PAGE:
Mr Dutton, the leader of one of the Government Survey Parties, and who has been introduced to the reader already, was frequently In Melbourne. The nature of his duties often entailed his presence at head quarters, and on these occasions Mr Dutton, though an excellent officer, deemed it no breach of trust to remain in town as long as he possibly could, and take a little relaxation from the hard life he led in the bush. From the very nature of his work he was a sharp and keen observer. Accustomed to take bearings and fix landmarks with unerring accuracy on the face of nature he insensibly carried the acute perceptive faculty into his dealings with men. After his first scrutiny of a human face he never forgot it. He took in at a glance the landmarks, so to speak, which distinguished it. The salient points were fixed in his memory and brought forth for future use when re- quired. It was during one of those visits to Melbourne that Mr Dutton was carelessly and aimlessly strolling along Elizabeth Street when a man passed him whom the surveyor thought he knew. " Who is that man ?" he asked himself. "I have seen him somewhere, but I really cannot locate him. Now Dutton was almost childishly proud of his ability to recognise faces. "I ought to have been a detective" he would say, and he would not brook the idea of being baffled on this occasion, so he turned and followed the cause of his perplexity along the street. The man turned into an hotel, but Dut- ton calmly waited outside for him deter- mined, even if he had to speak to the stranger, to find out who he was. In a few minutes he reappeared, and the curious watcher had a good view of him, but still he could not recognise him. Following closely after the unsus- picious pedestrian Dutton suddenly ejacu- lated "Jehosaphat ! it can't be him. Yet I could swear to the walk and the build. Yes, the more I look the more certain I am, but I will soon find out." Going closer to the man he suddenly called out. "Marshall?" The pedestrian in front stopped as though he had been shot, and turning quickly around with a scared look was about to any something when he checked himself with an effort, and started to resume his walk. "Why Marshall," said the surveyor, hurrying to his side. " I am delighted to see you again. We all thought you were dead, but the dead is alive again ; the lost has been found." "You", evidently mistake me for some- one else." My name is not Marshall, and I have never been lost so far as I know," the other answered coldly. "Oh, what nonsense. I am a friend, and wish you well. Of course you know me— Dutton— whom you worked with on Mount Macedon. You needn't try to conceal your identity from me, because I am delighted to see you alive and well again." "I am sorry you should be so mis- taken," returned the supposed Marshall politely, though with an effort. This is my name, and I will add my address, so that you can verify what I say if you doubt my word," he added, taking out a pencil and writing on a card, which he handed to Dutton. Then wishing the surveyor good morning he walked on. Dutton stood for a few minutes looking at the card, on which was the name of Phillip Simpson, and the address——— Terrace, Nicholson Street. At last he exclaimed. "I don't care a fig what the fellow's name is now, but it was Marshall when he worked in my camp on Macedon. I don't understand why he should change it." As he thought longer over the mooting his confidence began to desert him. "I may be mistaken after all. There are many people so alike that it is almost impossible to detect the difference, hut why did he answer to the name of Mar- shall when I called, and he appeared so frightened. Yes, it must be him, for I have never been mistaken before." Thus swaying between two opinions Dut- ton decided to call at the detective office and report his suspicions, for if Mar- shall were alive it would be a great step towards clearing up the mystery of the skeleton found in the wombat hole. He waited some time until Lynx came in, and then told him all that had hap- pened in Elisabeth Street. The impassive face of the detective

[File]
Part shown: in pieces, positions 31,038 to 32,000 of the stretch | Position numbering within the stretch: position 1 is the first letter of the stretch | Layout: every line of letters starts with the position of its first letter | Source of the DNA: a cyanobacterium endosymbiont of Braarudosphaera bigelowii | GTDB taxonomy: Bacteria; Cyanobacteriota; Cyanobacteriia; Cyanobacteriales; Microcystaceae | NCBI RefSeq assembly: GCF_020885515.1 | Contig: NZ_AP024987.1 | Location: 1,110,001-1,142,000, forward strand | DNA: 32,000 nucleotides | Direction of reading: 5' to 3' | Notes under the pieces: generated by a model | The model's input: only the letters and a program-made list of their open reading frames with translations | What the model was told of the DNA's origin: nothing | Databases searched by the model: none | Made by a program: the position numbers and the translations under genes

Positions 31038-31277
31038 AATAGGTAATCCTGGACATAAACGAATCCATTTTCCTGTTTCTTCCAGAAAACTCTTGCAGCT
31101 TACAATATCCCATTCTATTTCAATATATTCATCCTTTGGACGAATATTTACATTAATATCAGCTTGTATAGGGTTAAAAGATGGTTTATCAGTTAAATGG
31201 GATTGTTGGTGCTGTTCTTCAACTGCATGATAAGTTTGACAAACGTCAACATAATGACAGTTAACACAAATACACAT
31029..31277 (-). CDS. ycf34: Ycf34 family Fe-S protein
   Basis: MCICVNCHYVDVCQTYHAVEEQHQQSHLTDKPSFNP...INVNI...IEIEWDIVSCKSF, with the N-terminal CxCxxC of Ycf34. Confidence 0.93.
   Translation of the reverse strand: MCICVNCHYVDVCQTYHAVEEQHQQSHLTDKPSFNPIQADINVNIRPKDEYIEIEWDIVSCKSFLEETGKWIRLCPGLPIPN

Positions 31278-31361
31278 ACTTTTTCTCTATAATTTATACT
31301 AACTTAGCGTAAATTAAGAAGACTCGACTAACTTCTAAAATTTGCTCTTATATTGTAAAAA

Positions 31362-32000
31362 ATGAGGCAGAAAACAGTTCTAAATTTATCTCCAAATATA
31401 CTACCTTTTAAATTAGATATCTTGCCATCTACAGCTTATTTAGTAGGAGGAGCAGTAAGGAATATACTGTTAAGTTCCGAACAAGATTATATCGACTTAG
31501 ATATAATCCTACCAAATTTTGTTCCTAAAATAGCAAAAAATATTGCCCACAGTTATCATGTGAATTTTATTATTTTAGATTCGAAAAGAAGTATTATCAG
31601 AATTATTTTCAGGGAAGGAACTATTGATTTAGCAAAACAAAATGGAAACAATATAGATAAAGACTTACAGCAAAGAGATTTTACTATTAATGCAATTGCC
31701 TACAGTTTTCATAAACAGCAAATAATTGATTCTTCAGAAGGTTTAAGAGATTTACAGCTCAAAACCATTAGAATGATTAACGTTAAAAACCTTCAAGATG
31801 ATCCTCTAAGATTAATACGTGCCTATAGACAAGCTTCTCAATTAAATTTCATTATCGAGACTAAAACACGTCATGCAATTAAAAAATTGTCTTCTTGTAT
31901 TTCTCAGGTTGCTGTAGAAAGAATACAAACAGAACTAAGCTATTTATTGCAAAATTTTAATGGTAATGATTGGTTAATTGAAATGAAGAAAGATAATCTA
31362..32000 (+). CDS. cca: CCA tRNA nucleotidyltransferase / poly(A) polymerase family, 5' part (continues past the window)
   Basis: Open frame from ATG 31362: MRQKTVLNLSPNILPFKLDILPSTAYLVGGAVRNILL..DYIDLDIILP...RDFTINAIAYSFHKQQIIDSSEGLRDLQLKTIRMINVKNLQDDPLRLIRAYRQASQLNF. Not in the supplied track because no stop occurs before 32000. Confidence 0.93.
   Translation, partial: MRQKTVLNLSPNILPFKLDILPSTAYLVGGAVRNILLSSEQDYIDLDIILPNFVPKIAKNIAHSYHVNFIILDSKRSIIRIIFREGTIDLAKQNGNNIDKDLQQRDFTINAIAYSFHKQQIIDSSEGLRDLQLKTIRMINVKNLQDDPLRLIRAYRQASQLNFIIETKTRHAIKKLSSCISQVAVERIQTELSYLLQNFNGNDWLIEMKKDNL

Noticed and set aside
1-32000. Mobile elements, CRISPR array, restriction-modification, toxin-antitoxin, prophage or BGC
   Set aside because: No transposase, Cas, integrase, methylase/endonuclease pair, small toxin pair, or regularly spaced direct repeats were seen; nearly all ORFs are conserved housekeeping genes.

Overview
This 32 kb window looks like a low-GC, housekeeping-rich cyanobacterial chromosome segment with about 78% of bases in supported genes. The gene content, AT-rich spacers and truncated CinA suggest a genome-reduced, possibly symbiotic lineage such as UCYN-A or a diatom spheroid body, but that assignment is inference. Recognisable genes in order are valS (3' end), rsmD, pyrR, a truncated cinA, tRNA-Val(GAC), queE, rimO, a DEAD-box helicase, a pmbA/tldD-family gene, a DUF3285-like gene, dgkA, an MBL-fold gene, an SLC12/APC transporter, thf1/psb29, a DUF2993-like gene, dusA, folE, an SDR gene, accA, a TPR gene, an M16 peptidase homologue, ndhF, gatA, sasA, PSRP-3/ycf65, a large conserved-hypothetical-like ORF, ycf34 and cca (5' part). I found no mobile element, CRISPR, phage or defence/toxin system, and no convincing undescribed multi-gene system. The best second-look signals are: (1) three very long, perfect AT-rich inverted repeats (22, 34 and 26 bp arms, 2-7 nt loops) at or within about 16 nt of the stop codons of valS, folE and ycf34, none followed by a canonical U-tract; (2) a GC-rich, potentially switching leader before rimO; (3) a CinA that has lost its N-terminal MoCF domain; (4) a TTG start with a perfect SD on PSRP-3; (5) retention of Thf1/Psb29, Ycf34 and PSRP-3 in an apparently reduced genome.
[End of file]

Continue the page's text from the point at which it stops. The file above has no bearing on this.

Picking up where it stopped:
assumed a more hopeful look as he listened "If this man is really Marshall, and w can prove it the back of our difficulty will be broken, and I can see my way to the end," the officer said. "I have scarcely a doubt as to his identity," answered Dutton. "How do you know him ? He must be changed, and I suppose he has shaved?" " He still wears a beard and moustache, but the whiskers are shaved. I can scarcely tell you how I know him again, but his walk, his form, and his face are quite familiar to me." " Have you any of the men that worked with him still in your camp?" "Yes, they are nearly all with me still. "Perhaps some of them would know him again?'' "It is quite probable. If necessary you can get them to try." "I scarcely know what steps to take first," pursued the officer. " It would be premature to visit his residence at present, but I can easily ascertain if a person named Simpson does live at the address given. If I go to the house he will no doubt give me the same answers that he gave you, and his suspicions being aroused he will be harder to deal with. If you could manage to point him out to me without being recognised I would shadow him, and probably dis- cover something that would help us." ''l can easily disguise myself so that he will not know me again, and accom- pany you in the streets," said Dutton. This plan was agreed on, and after it was ascertained that a Mr Simpson did live at the address given on the card, the detective accompanied Dutton through the streets where it was thought the man they wanted would be found. On the second day they met him, and when Lynx was satisfied he would know him again, Dutton was relieved of his self imposed task. "Lynx was an adept at "shadowing," and his skill stood him in good stead now. Never had he such a difficult job be- fore, for Simpson led him a pretty dance. In hotels and clubs during the day, and private suburban houses in the even- ing, it was one eternal round of monot- onous work. At the end of a week he was about